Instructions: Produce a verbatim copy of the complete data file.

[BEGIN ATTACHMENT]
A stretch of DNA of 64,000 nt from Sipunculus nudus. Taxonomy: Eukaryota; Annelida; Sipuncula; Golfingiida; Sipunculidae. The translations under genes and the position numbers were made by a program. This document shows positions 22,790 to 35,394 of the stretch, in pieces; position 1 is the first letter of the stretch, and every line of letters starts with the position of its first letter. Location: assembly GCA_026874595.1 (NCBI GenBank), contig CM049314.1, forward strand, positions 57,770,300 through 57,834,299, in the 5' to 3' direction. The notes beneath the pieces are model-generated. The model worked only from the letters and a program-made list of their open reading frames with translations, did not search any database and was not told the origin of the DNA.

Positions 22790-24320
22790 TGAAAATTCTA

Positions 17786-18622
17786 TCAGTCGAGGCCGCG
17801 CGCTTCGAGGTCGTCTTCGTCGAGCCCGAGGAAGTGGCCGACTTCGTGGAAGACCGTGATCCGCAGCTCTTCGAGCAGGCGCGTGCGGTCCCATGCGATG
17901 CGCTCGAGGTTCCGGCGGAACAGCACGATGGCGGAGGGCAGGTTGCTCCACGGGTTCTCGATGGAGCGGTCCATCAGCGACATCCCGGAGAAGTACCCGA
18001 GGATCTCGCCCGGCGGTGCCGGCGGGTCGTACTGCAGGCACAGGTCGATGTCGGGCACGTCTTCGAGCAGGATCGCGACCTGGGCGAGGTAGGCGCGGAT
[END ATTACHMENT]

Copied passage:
A stretch of DNA of 64,000 nt from Sipunculus nudus. Taxonomy: Eukaryota; Annelida; Sipuncula; Golfingiida; Sipunculidae. The translations under genes and the position numbers were made by a program. This document shows positions 22,790 to 35,394 of the stretch, in pieces; position 1 is the first letter of the stretch, and every line of letters starts with the position of its first letter. Location: assembly GCA_026874595.1 (NCBI GenBank), contig CM049314.1, forward strand, positions 57,770,300 through 57,834,299, in the 5' to 3' direction. The notes beneath the pieces are model-generated. The model worked only from the letters and a program-made list of their open reading frames with translations, did not search any database and was not told the origin of the DNA.

Positions 22790-24320
22790 TGAAAATTCTA

Positions 17786-18622
17786 TCAGTCGAGGCCGCG
17801 CGCTTCGAGGTCGTCTTCGTCGAGCCCGAGGAAGTGGCCGACTTCGTGGAAGACCGTGATCCGCAGCTCTTCGAGCAGGCGCGTGCGGTCCCATGCGATG
17901 CGCTCGAGGTTCCGGCGGAACAGCACGATGGCGGAGGGCAGGTTGCTCCACGGGTTCTCGATGGAGCGGTCCATCAGCGACATCCCGGAGAAGTACCCGA
18001 GGATCTCGCCCGGCGGTGCCGGCGGGTCGTACTGCAGGCACAGGTCGATGTCGGGCACGTCTTCGAGCAGGATCGCGACCTGGGCGAGGTAGGCGCGGAT